Embattled President Ibrahim Boubacar Keita, under pressure to resign, is making moves to steal power off the thunder from his traducers. On Saturday, Keita met with Mahmoud Dicko, the influential cleric and leader of the opposition coalition named June 5 Movement.
Malians took to the streets, occupying every available space in the major boulevards of Bamako in a massive show of resolve to force President Keita out of office.
A coalition of political parties and civil society organizations is currently mobilizing the citizenry in a protest that has been growing in popularity and intensity.
The coalition is led by Mahmoud Dicko, an imam, an anti-jihadist campaigner and politician. His anti-Keita campaign has recently connected with a growing population of Malians and has grown into a formidable national mass movement against the government of President Keita.
The increasing opposition against the government has been amplified by public concerns about growing jihadist and inter-ethnic killings across parts of the country. Mali has been under the spell of insurgency since 2012.
AFP news agency reports that Dicko has been pushing for the resignation of President Keita, seen as incapable of tackling the complex and multiplying issues of insecurity across the country.
Dicko leads the movement known as the Front for the Safeguard of Democracy (FSD). Another notable party in the opposition alliance is the Front for the Safeguard of Democracy and Espior Mali Koura (EMK), a civil society movement led by filmmaker and former culture minister, Check Oumar Sissoko.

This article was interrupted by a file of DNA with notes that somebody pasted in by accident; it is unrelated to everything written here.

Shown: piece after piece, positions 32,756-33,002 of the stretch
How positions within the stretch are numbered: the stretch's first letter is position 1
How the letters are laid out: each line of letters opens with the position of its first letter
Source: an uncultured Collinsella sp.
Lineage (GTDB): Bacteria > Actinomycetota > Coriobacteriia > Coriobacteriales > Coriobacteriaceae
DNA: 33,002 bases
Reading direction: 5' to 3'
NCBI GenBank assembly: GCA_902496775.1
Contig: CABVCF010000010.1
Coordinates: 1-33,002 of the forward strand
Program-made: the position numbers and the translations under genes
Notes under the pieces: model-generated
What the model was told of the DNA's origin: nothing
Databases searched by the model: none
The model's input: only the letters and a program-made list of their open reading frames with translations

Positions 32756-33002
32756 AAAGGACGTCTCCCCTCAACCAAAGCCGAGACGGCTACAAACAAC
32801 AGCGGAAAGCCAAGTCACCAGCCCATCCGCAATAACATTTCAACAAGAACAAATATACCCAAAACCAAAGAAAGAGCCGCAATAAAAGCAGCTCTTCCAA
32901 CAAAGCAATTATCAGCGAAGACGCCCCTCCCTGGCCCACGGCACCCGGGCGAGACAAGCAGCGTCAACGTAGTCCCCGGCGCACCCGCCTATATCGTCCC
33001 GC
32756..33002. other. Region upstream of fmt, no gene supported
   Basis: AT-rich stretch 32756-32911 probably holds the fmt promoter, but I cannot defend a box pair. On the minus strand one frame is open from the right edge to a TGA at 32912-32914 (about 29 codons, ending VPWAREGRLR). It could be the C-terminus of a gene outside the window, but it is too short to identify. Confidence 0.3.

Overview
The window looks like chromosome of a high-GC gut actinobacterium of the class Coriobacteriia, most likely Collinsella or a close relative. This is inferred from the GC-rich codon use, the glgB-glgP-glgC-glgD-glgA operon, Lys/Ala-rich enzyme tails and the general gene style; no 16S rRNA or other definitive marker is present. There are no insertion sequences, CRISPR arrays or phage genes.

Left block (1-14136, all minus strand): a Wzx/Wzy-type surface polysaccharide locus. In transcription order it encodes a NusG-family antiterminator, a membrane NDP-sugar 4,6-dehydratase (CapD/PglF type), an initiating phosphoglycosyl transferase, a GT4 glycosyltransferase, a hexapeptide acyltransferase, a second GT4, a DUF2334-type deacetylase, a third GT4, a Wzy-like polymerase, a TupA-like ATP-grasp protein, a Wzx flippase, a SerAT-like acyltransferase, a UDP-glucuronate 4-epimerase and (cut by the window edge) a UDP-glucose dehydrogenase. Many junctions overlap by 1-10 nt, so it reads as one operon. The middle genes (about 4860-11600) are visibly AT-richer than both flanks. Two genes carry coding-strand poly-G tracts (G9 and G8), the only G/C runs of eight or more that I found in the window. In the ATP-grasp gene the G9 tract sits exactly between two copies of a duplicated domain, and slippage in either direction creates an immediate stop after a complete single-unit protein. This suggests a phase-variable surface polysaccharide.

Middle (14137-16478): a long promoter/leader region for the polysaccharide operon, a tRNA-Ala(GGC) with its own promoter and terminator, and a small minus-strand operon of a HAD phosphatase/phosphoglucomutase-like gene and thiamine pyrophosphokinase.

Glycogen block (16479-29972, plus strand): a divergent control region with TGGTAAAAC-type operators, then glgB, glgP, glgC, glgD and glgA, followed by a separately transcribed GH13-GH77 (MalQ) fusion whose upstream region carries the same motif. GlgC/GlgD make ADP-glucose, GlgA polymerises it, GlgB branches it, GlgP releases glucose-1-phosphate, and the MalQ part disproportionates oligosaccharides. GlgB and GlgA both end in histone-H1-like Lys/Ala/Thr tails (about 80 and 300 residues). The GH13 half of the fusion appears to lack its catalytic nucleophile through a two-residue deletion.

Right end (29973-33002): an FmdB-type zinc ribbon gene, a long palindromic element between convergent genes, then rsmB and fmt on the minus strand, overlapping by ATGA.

The anti-Keita coalition is under the umbrella platform known as the Rally of the Patriotic Forces of Mali (RFP). It has organised several mass rallies in Bamako calling for the resignation of the country;s president.
Perhaps, a mark of the strategic power wielded through the mass rallies was evident in President Keita opting to meet with Dicko, the leader of the opposition coalition. A video posted on the presidency’s Twitter account showed both men in the meeting inside the Presidential Palace.
It was not clear to HumAngle whether the meeting was preparatory for negotiations on possible power sharing or a strategy of appropriating soft-landing modalities for officials of the government.
The president also met with representatives of other political parties in a bid to ease the political tension. But the opposition coalition of religious leaders, politicians and civil society figures on Sunday said in a statement that Keita had ignored the demands of the movement which includes dissolution of parliament and the formation of a transitional government.
The coalition assured that it would follow a legitimate process to ensure that it met its objective of ridding Mali of this current government.
Dicko disclosed that “My role as an Imam obliges me to be someone who always considers peace as being essential in our country, the sub-region and in the world.”
The imam said that Keita’s administration was built on frivolous sentiments and corruption. Mali, among the poorest countries in the world, has been engulfed in jihadist insurgency for years.
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